I'd like to fully install Ubuntu 12.10 onto a 16GB USB 3.0 flash drive, not create a LiveUSB, but to treat the flash drive as an external hard drive.

I've read it's possible and I know my computer can boot from it. However, it doesn't work when I try. I've booted a LiveUSB from another flash drive and installed Ubuntu onto the 16GB one. It finished successfully, but when I try to boot from it and it takes me straight to Windows 8 instead. I feel I've done something when installing the boot loader.

It'd be great if I had some step-by-step instructions for:

  • how many partitions to make,
  • what kind,
  • how big, and
  • where to install the boot loader.
  • @vasa1 A persistent USB is a kind of live USB--one where part of the disk allows changes to be saved that persist across reboots. If the OP truly means to ask what he has asked--not to treat the USB drive as live media, but to treat it like any external hard drive (and the question is pretty clear about that)--then the existing answer here doesn't address that, but the answers there do. – Eliah Kagan Jan 11 '13 at 8:26
  • @vasa1 I wouldn't delete them just yet, the answer here might suit the OP quite well. John might comment to tell us he thinks this question is separate from that one after all. – Eliah Kagan Jan 11 '13 at 8:36
  • @Eliah, the post isn't quite what I need. Like Vasa said, I want to install it onto a USB flash drive. Also, when I was trying to install Ubuntu side by side with Windows 8, that post didn't really help me. It doesn't explain what partitions to make or anything – John Jan 11 '13 at 15:14
  • Here's a cautionary article that may be relevant to those "dual-booting" with Windows 8: Windows 8′s Fast Startup does not play well with dual-boot systems. – user25656 Jan 11 '13 at 16:04

Use the Universal USB Installer to copy your ubuntu ISO file to your USB drive and make it bootable, and on the step 4 you set the amount of space it will use to store the changes, this way it won't revert to the default state when you boot.

(This software is recommended on the official Ubuntu guide).

enter image description here

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  • 1
    Used this on a kubuntu install. One problem is that some settings are not preserved between boots. Nothing that one can't overcome; but perhaps worth mentioning. E.g. changes to keyboard, locale, host file, etc are reverted on each boot. Easily fixed by a boot script - but worth mentioning. – Runium Jan 11 '13 at 1:40
  • Specifically to what are you calling changes? And this changes, are saved automatically? – Lucio Jan 11 '13 at 1:43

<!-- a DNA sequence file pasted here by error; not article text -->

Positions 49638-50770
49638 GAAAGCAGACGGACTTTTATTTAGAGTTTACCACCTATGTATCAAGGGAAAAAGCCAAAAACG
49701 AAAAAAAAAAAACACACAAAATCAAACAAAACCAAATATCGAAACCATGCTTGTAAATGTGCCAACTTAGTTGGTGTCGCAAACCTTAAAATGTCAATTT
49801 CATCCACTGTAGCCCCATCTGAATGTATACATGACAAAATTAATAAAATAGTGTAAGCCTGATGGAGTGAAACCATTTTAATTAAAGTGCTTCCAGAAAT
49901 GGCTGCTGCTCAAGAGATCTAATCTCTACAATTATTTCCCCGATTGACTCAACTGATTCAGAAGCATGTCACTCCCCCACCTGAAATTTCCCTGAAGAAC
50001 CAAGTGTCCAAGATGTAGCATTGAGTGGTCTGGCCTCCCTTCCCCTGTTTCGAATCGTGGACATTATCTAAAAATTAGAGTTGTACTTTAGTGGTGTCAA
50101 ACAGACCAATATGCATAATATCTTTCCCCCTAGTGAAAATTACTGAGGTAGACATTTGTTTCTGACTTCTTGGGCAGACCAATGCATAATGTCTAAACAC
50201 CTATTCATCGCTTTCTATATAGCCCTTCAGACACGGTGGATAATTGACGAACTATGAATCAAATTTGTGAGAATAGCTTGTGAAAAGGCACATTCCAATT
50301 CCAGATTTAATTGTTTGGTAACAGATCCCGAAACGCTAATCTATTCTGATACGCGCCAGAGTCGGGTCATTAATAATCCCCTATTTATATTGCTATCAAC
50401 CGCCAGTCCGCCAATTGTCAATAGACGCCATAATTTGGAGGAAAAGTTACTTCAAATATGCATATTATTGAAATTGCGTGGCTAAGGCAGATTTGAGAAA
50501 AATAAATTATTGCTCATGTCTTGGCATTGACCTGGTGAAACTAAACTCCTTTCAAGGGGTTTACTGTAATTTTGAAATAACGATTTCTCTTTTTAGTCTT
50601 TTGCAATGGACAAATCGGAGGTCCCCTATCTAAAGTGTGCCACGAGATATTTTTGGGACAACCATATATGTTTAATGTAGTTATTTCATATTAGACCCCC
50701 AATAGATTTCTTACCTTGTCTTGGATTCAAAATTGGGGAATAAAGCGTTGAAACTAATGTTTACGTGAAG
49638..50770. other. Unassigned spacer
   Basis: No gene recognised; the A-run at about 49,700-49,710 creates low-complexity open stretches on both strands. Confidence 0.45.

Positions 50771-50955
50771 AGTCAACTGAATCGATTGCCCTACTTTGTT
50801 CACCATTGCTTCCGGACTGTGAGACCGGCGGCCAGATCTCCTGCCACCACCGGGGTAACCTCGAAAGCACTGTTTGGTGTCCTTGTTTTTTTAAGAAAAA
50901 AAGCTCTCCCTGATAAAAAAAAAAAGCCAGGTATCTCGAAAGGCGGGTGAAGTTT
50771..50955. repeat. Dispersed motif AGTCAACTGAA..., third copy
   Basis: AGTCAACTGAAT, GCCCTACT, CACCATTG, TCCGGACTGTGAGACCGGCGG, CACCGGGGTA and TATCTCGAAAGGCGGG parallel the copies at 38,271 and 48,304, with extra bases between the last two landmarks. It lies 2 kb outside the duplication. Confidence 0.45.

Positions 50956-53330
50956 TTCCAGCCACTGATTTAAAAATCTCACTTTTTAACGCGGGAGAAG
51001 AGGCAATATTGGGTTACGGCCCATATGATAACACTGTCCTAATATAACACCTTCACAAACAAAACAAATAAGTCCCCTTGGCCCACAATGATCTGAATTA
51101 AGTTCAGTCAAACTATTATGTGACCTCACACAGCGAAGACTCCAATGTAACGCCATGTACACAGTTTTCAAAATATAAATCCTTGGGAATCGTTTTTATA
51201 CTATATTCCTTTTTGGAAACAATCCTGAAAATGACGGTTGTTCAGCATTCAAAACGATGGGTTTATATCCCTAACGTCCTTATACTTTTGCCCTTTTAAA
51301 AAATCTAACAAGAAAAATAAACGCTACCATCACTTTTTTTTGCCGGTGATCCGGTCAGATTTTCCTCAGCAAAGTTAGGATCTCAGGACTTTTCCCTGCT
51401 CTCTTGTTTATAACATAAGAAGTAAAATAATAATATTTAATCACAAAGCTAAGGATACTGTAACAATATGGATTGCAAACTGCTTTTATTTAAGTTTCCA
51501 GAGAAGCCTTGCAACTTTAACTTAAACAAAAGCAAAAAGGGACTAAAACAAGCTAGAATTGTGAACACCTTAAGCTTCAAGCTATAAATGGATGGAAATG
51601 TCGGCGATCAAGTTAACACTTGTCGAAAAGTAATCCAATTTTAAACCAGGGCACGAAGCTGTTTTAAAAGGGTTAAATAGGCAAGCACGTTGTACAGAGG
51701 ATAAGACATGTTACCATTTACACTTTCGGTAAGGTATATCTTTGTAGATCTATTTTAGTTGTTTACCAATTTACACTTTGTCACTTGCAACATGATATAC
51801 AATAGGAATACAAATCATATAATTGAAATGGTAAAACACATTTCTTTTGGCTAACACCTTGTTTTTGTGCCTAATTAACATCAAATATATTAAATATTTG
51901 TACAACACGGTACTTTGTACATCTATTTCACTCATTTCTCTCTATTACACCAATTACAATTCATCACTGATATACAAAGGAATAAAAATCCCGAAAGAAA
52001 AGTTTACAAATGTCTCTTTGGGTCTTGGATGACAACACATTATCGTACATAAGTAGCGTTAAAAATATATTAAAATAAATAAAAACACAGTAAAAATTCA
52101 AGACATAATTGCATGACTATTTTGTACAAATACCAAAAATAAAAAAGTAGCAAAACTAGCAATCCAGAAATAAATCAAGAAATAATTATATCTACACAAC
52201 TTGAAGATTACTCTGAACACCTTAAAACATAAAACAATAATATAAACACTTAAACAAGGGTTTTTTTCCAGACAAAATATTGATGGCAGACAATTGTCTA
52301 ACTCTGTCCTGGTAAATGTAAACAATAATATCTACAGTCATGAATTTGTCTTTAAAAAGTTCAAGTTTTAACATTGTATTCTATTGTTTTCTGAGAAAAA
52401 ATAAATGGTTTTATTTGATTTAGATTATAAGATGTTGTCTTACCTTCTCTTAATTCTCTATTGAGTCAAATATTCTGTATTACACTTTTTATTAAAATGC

• Using the USB installer isn't what I had in mind as when I tried to save any of my settings (user accounts, wallpapers, etc), they'd have all been reverted to default. Though, as @Sukminder mentioned, if it can be fixed with a boot script then it's not a problem. What would that script be, anyway? – John Jan 11 '13 at 1:52
  • @John: Guess there is a way to* force save* settings on changes/or halt/etc. Boot script is not exactly correct in my case; I added a script trough login; IIRC (look at e.g. askubuntu.com/questions/814/how-to-run-scripts-on-start-up). There I called a bash script with various copying of files etc. And some gconftool-2 commands for e.g. wallpaper: ilkinbalkanay.blogspot.no/2008/01/… – Runium Jan 11 '13 at 2:10

This is almost certainly a Secure Boot issue. The vast majority of Windows 8 computers ship with Secure Boot active, and it will prevent you from booting another OS unless that OS supports Secure Boot. Although Ubuntu 12.10 nominally supports Secure Boot, the statement that another computer was used to prepare the boot medium suggests that it was almost certainly installed without Secure Boot support -- and probably in BIOS mode, as well.

The easiest solution is to disable Secure Boot; however, be aware that the procedure to do this varies greatly from one computer to another. You need to dig into your firmware and locate a suitable option, which might or might not have an obvious label or obvious settings.

When you're done, you might need to try both of two boot options in the computer's built-in boot manager. One may enable you to boot the USB drive in BIOS mode and the other to boot in EFI mode. Again, the labels on these options can vary from one computer to another.

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